However the concept of words having negative affects is nonsense, you say, so there should be no need to develop a "societal backbone" to stand up against nothing. That is, unless words really do have an affect. I'm just using your logic. You can't claim the words don't have an affect, then slyly imply a criticism of those who suffer a negative affect. Could having a backbone mean you stand up for yourself and challenge things in society when these are wrong, uncivil or unjust; even if not personally affected? Could choosing not to do so and remaining silent be a sign of lacking a spine?



    I think it said those who heard the negative phrase most often had the negative health effects caused by stress. It didn't ask the participants what they believed.



    It's not a lifestyle choice. It's not a chosen system of beliefs. It's not consciously chosen. Being gay(or straight) is a very integral part of one's humanity. No one's else's identity should be used either, the way the phrase "that's so gay" is: as a saying for anything negative or hated, over which the person with the identity has no control. Is this not just being civil? It's like saying, "my useless computer was so Jew today". It takes one's frustration or hatred of a thing or situation out on a whole group, almost always a minority, who had nothing to do with it.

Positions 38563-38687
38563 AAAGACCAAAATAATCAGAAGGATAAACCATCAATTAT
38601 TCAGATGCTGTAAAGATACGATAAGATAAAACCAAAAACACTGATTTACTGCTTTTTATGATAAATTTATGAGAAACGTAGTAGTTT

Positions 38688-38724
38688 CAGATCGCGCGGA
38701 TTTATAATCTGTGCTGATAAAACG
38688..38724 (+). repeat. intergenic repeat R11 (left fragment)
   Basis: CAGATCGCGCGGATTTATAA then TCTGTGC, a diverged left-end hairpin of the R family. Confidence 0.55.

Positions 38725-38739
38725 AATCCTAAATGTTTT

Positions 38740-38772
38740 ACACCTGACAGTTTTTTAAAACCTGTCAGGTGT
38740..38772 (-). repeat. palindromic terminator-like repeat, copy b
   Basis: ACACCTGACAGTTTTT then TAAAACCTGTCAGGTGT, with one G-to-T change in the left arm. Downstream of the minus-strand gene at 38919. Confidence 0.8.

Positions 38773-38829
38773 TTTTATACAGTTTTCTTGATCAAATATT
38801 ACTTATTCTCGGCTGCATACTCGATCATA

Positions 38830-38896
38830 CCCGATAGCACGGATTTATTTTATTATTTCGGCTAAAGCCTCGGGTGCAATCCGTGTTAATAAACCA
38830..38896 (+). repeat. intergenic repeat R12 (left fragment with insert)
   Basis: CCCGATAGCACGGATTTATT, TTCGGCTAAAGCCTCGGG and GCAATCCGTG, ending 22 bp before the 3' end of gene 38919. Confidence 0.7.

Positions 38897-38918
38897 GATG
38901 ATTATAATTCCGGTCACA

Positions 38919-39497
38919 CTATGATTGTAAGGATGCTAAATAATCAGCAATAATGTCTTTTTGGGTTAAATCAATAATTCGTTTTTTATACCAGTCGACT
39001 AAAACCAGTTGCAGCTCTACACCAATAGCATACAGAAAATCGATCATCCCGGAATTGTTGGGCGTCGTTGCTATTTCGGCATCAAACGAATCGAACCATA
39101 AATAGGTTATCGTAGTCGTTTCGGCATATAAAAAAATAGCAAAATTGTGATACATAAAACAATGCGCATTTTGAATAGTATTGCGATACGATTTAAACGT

Disease statistics are a non-sequitor, just like the "lifestyle" comment. Why mention that? Would it be to show compassion? If so, then that's acceptable, as it is in regards to any group who have suffered from diseases. We're all human. I also see nothing wrong with prevention, safer sex education and promotion, in an open, respectful and non-judgmental way. There are many different types of activities, practiced a lot of varying ways, among many different gay people who have many different lifestyles. As for those statistics, it depends on where you live. At the heart of the epidemic in Africa, HIV/AIDS affects very few gays. Within the U.S. too, it depends where you live, whether or not more gays or more straights have this particular disease.
    HIV in Africa has spread because of superstition and ignorance. What are the homosexuals excuse for the high rate of HIV among gays?

  6. #6
    Join Date
    Sep 2012
    Posts
    28
    Quote Originally Posted by gansao View Post
    HIV in Africa has spread because of superstition and ignorance. What are the homosexuals excuse for the high rate of HIV among gays?
    The same deal.

  7. #7
    Join Date
    Sep 2008
    Location
    Limeyland
    Posts
    7,893
    Quote Originally Posted by wonderifworthit View Post
    The same deal.